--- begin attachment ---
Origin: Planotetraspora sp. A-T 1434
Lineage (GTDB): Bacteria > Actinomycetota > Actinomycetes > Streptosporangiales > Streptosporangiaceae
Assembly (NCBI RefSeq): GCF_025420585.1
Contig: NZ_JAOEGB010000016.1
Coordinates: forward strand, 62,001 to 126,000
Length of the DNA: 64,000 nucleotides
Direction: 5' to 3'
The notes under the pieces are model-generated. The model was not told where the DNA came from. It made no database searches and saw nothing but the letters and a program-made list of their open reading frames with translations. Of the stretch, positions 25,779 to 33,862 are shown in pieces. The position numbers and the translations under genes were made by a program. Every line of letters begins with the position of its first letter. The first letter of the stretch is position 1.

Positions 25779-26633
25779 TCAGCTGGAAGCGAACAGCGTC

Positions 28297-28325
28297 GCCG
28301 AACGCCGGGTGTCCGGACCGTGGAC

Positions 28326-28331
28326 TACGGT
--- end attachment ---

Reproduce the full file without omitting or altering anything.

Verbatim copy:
Origin: Planotetraspora sp. A-T 1434
Lineage (GTDB): Bacteria > Actinomycetota > Actinomycetes > Streptosporangiales > Streptosporangiaceae
Assembly (NCBI RefSeq): GCF_025420585.1
Contig: NZ_JAOEGB010000016.1
Coordinates: forward strand, 62,001 to 126,000
Length of the DNA: 64,000 nucleotides
Direction: 5' to 3'
The notes under the pieces are model-generated. The model was not told where the DNA came from. It made no database searches and saw nothing but the letters and a program-made list of their open reading frames with translations. Of the stretch, positions 25,779 to 33,862 are shown in pieces. The position numbers and the translations under genes were made by a program. Every line of letters begins with the position of its first letter. The first letter of the stretch is position 1.

Positions 25779-26633
25779 TCAGCTGGAAGCGAACAGCGTC

Positions 28297-28325
28297 GCCG
28301 AACGCCGGGTGTCCGGACCGTGGAC

Positions 28326-28331
28326 TACGGT